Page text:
A still from Meenakshi Devi’s classroom
My anticipation from the first field visit during our induction training was largely based on my stereotypes of villages. Chimamanda Ngozi Adichie puts this across eloquently in her TedTalk ‘The Dangers of a Single Story’ She points out that the risk of having a rigid perspective is that it can lead us to default assumptions, conclusions and decisions that may be uninformed. With this as a background, I headed to Jatara* (a village in Udaipur, Rajasthan) assuming that the locals are probably going to be regressive and unwelcoming because we (my co-fellows and I) are strangers walking into their homes and asking them questions that they aren’t obliged to answer.
Meenakshi Devi*, a 61 year old teacher proved me wrong as soon as we walked into her school that she has been running for the past 35 years in Jatara. She welcomed us, fed us wholeheartedly and didn’t allow to leave anything. So we packed the extra food for our day ahead. The kind of warmth and love we received from her was something I haven’t experienced even in spaces that are familiar to me.
One just has to trust in the goodness of people.
She was curious to know about us and enthusiastic to share with us her story, where she comes from, the struggles she has had, the kind of resilience it took to overcome them and her perspectives on societal issues. I remember her telling us that her daughter fell in love with a part Punjabi, part Muslim boy which she mentioned is clearly against the Brahmanical ideology of marriage and partnership. She briefly spoke about the backlash that their family had to face after the wedding. But her belief was that the loss would be much greater had her daughter decided to run away and disconnect with the family.
My respect for her shot up another notch because she put her child’s happiness before societal norms. Something about this entire incident felt reassuring and hopeful.
Another striking part of the conversation was when she told us that she met with a grave accident that almost caused her to get her legs amputated, and how she dealt with the situation. It wasn’t acceptable to her, and her determination to have healthy legs in place was strong. After a long treatment of 6-8 months, she finally came back to what she loved doing the most – teaching.
Amidst all her stories of personal loss, financial instability and physical injuries, we couldn’t help but feel sorry for her and her family but she wasn’t looking for sympathetic nods. However, all she wanted was for us to learn that in times of crisis, there’s nothing else to do but push.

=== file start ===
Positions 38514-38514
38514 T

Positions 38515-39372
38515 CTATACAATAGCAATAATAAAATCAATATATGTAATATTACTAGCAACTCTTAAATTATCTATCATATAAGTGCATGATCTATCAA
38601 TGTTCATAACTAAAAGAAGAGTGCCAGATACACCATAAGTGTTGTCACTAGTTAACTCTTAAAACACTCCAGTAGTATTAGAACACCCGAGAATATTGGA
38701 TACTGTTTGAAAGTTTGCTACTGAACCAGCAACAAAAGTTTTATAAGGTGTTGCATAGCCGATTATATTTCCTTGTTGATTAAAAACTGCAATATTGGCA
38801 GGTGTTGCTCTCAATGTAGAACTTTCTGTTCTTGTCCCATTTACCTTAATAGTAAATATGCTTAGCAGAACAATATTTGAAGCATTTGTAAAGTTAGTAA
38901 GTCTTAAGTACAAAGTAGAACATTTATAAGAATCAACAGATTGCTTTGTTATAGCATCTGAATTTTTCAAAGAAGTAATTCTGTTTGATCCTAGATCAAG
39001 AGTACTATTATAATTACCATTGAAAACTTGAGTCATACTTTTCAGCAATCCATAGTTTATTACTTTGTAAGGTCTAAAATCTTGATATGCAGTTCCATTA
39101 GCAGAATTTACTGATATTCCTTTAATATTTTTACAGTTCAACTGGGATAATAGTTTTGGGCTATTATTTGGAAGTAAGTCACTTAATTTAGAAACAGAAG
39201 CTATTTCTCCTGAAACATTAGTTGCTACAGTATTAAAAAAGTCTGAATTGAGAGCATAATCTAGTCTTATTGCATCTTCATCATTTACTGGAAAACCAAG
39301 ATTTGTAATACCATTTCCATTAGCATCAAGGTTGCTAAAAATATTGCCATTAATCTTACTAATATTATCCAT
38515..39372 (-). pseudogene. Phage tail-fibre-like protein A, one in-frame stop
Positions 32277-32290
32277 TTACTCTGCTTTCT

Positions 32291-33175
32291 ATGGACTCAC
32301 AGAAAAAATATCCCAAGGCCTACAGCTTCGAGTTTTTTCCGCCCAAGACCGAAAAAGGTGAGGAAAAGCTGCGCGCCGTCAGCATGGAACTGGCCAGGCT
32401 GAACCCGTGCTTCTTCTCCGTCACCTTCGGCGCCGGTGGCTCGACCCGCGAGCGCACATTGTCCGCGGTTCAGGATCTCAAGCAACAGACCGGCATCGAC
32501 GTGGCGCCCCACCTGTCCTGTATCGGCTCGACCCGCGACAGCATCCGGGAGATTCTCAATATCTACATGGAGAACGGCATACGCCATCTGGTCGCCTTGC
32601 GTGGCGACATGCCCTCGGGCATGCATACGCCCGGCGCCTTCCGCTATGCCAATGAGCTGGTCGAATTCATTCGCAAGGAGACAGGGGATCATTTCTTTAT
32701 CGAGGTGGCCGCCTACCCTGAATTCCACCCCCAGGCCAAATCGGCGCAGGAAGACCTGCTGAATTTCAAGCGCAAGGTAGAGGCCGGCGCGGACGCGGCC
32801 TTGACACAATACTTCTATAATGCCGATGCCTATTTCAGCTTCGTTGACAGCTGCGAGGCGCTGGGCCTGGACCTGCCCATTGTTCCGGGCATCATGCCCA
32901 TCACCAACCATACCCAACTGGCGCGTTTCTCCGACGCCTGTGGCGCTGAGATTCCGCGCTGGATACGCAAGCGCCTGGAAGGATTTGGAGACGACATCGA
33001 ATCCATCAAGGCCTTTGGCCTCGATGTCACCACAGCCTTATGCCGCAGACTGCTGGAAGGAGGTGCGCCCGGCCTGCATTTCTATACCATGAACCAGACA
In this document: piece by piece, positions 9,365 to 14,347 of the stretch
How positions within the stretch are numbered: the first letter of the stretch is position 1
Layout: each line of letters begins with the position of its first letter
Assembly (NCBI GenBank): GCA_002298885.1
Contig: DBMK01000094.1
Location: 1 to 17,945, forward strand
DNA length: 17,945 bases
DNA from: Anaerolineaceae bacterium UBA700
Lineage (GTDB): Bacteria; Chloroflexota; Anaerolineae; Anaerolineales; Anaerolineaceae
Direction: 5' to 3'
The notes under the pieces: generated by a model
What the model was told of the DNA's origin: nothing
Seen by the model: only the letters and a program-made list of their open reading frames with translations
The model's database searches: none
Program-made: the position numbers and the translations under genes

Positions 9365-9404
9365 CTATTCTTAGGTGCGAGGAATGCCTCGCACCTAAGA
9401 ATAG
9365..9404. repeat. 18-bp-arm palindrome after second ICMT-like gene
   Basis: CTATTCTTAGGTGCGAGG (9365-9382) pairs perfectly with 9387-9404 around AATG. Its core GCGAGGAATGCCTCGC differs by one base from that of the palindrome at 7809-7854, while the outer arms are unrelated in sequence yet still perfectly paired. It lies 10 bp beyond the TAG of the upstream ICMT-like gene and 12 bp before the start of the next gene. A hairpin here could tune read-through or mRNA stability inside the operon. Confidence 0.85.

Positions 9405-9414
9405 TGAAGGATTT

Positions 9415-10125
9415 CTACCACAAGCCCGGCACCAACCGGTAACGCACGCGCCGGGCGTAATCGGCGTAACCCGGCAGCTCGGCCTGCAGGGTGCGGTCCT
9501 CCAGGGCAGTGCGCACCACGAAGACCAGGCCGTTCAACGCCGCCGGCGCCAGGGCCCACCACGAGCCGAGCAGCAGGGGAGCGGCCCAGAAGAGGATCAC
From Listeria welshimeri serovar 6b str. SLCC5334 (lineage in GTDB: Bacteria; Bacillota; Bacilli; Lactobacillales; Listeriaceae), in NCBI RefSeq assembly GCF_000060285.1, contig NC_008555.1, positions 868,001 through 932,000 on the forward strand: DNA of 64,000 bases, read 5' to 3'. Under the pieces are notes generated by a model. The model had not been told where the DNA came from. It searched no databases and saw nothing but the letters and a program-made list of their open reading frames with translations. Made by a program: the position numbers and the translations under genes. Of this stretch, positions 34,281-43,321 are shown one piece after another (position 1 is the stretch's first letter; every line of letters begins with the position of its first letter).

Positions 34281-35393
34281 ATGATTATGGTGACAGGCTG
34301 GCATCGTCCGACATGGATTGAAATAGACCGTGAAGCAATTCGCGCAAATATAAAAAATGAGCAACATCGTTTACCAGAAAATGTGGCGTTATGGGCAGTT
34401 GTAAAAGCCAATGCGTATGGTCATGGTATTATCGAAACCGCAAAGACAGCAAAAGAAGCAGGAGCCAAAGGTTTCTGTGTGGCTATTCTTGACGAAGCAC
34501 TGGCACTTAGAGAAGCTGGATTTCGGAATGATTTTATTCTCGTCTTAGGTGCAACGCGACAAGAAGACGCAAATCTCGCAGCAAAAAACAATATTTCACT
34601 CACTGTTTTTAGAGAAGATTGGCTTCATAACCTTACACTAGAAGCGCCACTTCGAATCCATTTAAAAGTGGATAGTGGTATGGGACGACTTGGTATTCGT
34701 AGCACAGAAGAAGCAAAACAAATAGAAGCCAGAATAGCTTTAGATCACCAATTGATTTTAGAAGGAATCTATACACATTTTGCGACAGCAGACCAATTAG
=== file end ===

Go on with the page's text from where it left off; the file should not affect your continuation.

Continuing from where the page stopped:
The way she strived to look at the brighter, bigger picture every single time is something that I would want to imbibe and carry forward when hardships arrive at my doorstep.
Meenakshi ji invited us into this small room inside school that had written records of children and their learning material. There also stood a larger than life painting of Rana Pratap Singh that was made by her husband. The room was an ode to him with things he is passionate about. Paintings and portraits dating back to independence, a picture of Bhagat Singh to serve as a constant reminder that an individual can have the power to stand up against injustice, writings of Gandhi and an old radio system playing music from the 70s to make the space more lively.
For me, the highlight of the room was a frame hanging by the wall that said “Hairat hai ki log jeevan ko badhana chahte hai, sudharna nahi.” That perfectly captures the essence of the person Meenakshi ji is. She is constantly working to make everyone’s life around her better, including her own. After interacting with us and showing us the school, off she went on her scooter realising that there were other priorities to get to before she’s at school again the next day.
Also read: A Chatty Charmer And An M.Com Graduate by Akshatha, my co-fellow who accompanied me to Jatara
It didn’t take long before the single stories that I was carrying became fuzzy and irrelevant. So many people that we met, spoke proudly about their daughters working in Bangalore and Mumbai, contributing financially at home. A lot of them had completed their PhDs, some with excellent oratory skills worked for radio shows like Aakash Vani, and a few are completing their B.Ed (they were taught by Meenakshi ji in school and got inspired by her line of work).
To quote Chimamanda, “The single story creates stereotypes, and the problem with stereotypes is not that they are untrue, but that they are incomplete. They make one story become the only story.” Each life contains a heterogeneous compilation of stories and I can only hope to unlock these as the fellowship journey progresses. Can’t wait to find out what the next 18 months have in store for me!
*Names changed to maintain confidentiality